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Asian markets mixed ahead of Fed decision

A man walks by an electronic stock indicator of a securities firm in Tokyo, Monday, June 17, 2013. Japan’s Nikkei 225 closed up 346.60 points, or 2.73 percent, from Friday at 13,033.12 as Asian stocks edged up Monday amid hopes that the U.S. Federal Reserve will put off plans to wind down its stimulus program. (AP Photo/Shizuo Kambayashi)

HONG KONG—Asian markets were mixed on Wednesday, with attention turning to the US Federal Reserve’s policy meeting, while Tokyo enjoyed another rally thanks to a weaker yen and data showing a surge in exports.

Wall Street again provided a healthy cue, with investors betting the Fed will stop short of reeling in its “quantitative easing” (QE) bond-buying program.

Tokyo added 1.25 percent and Sydney was 0.78 percent higher, while Hong Kong slipped 0.90 percent, Shanghai fell 1.10 percent and Seoul lost 0.50 percent.

The US central bank’s policy board will announce its decision on QE later Wednesday, with traders hoping it will stick to the $85-billion-a-month buying program, which has sent markets soaring since being unveiled in September.

Global equities and currencies have been sent into turmoil in recent weeks on expectations Fed chief Ben Bernanke will start turning off the tap.

However, those fears have abated in recent weeks as data indicate the US economy is still not strong enough without the cash.

The market is now betting the Fed will pull back only in “the distant horizon”, said Art Hogan of Lazard Capital Markets. Bernanke’s message will be that “things are getting better, but not enough so that we’re going to start tapering”.

On Wall Street the Dow climbed 0.91 percent, the S&P 500 jumped 0.78 percent and the Nasdaq was 0.87 percent higher.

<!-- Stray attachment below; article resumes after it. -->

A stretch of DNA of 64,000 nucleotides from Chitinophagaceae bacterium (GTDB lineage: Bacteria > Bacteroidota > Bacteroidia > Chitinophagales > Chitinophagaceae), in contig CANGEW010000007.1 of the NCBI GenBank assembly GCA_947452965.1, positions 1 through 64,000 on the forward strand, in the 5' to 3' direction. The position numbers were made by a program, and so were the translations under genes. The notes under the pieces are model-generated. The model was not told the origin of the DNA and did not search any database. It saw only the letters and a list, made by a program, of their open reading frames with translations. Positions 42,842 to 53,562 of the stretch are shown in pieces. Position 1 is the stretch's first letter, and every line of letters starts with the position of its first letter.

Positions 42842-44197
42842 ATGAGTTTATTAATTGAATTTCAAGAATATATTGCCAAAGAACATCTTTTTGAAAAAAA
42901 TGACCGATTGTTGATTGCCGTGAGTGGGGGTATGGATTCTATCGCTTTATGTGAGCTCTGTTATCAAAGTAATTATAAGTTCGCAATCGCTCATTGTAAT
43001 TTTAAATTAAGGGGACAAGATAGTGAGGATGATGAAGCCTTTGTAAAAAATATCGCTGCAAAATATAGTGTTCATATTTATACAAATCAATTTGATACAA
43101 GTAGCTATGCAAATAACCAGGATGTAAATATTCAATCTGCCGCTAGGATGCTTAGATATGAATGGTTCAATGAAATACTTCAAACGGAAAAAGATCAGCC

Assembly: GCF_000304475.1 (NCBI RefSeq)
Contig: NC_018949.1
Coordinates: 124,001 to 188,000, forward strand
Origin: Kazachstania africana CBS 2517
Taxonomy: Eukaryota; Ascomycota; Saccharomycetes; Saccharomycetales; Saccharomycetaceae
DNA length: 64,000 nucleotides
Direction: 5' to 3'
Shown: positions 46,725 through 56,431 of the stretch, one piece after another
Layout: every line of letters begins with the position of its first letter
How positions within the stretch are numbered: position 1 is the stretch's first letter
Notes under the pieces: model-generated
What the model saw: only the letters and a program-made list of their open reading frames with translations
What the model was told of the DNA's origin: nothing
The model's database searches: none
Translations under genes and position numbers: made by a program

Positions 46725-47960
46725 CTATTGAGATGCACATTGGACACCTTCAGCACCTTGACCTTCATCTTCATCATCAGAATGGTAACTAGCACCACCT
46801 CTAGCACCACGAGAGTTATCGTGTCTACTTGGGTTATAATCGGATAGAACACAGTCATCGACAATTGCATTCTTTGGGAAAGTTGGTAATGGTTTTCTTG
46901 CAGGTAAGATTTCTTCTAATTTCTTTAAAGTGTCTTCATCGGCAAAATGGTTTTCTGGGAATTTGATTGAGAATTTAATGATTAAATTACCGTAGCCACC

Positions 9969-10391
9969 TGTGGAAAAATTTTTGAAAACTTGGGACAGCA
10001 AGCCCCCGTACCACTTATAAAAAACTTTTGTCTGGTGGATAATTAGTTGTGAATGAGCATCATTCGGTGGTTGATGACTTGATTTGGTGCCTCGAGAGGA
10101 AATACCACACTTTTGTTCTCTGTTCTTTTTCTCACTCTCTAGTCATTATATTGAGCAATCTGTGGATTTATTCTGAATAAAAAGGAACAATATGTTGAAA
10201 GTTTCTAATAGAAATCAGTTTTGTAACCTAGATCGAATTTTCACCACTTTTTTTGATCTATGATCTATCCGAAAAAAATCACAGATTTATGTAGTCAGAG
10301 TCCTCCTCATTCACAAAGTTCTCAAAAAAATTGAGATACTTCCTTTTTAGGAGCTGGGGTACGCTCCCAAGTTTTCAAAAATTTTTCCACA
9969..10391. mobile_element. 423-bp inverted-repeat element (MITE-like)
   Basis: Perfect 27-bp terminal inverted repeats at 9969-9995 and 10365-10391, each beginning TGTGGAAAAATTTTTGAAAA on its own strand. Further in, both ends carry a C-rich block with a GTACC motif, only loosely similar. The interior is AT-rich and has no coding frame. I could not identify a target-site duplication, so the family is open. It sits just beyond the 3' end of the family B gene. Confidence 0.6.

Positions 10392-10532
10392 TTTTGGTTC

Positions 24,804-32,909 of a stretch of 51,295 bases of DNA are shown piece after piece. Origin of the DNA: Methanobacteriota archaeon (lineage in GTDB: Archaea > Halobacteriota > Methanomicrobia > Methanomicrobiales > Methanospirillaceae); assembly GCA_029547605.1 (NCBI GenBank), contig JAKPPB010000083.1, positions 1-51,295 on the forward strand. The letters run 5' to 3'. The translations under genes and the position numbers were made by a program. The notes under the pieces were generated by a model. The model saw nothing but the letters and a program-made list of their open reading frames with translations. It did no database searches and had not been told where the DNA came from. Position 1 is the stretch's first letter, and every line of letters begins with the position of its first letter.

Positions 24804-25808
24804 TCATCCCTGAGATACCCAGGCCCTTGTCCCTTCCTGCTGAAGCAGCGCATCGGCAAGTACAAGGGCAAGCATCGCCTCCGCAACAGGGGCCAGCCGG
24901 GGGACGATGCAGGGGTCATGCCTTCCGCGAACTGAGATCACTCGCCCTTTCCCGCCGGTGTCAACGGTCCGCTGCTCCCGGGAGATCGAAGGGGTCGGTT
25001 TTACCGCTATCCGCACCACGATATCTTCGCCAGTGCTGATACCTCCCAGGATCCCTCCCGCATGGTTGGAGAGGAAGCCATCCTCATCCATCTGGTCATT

Investors in Tokyo welcomed figures showing a 10.1 percent year on year rise in exports as the weaker yen makes Japanese firms’ goods more attractive overseas.

The news comes soon after revised data showed the economy expanded at a faster rate than initially thought in the January-March quarter, adding to improving confidence in the outlook.

While Wednesday’s results also showed imports also surging 10.1 percent, they indicate Prime Minister Shinzo Abe’s big-spending plan to boost the economy is having an effect.

“It is not just the weaker yen increasing the value of exports, the amount of exports is increasing as well,” Junko Nishioka, chief economist at RBS Securities Japan, told Dow Jones Newswires.

“This shows Japanese companies are increasingly in better shape… Their profitability is also rising these days, meaning they are becoming more resilient to potential external shocks,” she added.

In early Tokyo trade the dollar stood at 95.46 yen against 95.37 yen in New York late Tuesday.

The euro fetched $1.3389 and 127.90 yen compared with $1.3396 and 127.76 yen.

Oil prices were mixed, with New York’s main contract, light sweet crude for delivery in July down four cents to $98.40 a barrel and Brent North Sea crude for August delivery gaining three cents to $106.05 in morning trade.

Gold was at $1,365.80 at 0310 GMT from $1,377.10 late Tuesday.


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